Notes on Modernization, Cultural Change and Democracy (Inglehart and Welzel 2005)
Source: Ronald Inglehart and Christian Welzel, Modernization, Cultural Change and Democracy. New York, Cambridge University Press, 2005.
Conclusion to A Revised Theory of Modernization chapter, pp. 46-47
1. Socioeconomic development, in probabilistic terms, ‘tends to make people more secular, tolerant, and trusting and to place more emphasis on self-expression, participation, and the quality of life’.
2. No global cultural convergence in sight – religion and other traditions not disappearing.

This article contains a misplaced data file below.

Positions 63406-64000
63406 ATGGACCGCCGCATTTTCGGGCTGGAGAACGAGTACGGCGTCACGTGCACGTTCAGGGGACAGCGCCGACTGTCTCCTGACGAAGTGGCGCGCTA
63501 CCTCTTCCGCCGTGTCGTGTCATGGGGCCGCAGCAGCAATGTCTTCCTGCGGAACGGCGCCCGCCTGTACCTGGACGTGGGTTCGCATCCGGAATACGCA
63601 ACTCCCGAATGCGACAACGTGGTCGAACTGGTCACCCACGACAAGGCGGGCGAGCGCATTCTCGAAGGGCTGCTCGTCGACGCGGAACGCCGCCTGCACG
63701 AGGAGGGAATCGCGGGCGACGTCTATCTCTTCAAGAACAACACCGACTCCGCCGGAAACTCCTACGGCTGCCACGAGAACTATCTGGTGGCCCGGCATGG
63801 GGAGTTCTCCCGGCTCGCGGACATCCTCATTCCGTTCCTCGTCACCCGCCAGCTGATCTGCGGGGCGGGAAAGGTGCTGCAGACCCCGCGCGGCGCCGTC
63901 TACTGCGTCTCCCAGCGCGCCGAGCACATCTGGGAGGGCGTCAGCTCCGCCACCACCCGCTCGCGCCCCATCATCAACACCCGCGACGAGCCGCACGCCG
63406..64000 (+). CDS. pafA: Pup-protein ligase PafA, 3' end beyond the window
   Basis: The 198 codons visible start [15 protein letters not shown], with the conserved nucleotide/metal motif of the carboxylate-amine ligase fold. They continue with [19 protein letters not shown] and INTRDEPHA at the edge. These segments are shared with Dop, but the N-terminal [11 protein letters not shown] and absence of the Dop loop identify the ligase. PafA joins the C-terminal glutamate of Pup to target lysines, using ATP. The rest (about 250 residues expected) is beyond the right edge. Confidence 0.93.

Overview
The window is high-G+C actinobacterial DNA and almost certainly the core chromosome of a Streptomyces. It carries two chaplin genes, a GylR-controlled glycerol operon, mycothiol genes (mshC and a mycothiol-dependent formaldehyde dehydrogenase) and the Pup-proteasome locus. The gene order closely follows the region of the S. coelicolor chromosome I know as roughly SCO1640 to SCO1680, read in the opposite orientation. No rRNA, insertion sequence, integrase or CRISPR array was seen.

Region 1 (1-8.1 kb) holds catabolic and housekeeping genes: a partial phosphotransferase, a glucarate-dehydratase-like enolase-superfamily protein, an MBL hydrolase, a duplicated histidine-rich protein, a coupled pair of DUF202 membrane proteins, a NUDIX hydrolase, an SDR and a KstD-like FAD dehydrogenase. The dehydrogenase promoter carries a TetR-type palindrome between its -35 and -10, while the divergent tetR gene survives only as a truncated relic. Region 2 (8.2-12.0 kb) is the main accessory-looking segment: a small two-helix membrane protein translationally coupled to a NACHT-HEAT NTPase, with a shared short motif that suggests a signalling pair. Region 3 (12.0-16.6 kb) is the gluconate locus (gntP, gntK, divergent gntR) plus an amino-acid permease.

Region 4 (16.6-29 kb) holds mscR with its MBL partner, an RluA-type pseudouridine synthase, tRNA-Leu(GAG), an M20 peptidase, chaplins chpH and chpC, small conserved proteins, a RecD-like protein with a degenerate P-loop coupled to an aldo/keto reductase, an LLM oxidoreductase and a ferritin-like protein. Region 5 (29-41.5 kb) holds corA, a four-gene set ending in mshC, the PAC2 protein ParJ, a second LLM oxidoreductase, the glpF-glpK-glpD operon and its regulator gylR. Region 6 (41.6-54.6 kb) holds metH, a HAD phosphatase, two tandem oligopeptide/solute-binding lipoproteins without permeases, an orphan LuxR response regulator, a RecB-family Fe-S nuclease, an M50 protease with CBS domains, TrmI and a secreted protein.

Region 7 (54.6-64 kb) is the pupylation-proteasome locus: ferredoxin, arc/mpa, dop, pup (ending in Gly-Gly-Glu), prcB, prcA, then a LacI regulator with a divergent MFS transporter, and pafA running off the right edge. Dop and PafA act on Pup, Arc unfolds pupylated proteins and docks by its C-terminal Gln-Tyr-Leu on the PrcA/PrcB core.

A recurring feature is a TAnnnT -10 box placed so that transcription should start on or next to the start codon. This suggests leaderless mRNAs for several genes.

3. Cultural modernization is reversible, e.g. post-socialist Europe.
4. Cultural change is a non-linear process. Post-industrialization moves on from industrialization’s processes of rationalizaton, centralization and bureaucratization towards ever more stress on self-expression and individual autonomy.
5. Modernization not the same as Westernization. USA not a typical example of cultural change, indeed an anomaly in its religious and traditional values.
6. Rise of self-expression values giving rise to ‘a new type of humanistic society that promotes human emancipation’, e.g. gays, women, the disabled. Centrality of cultural change to emergence and maintenance of democracy has been downplayed in previous theories.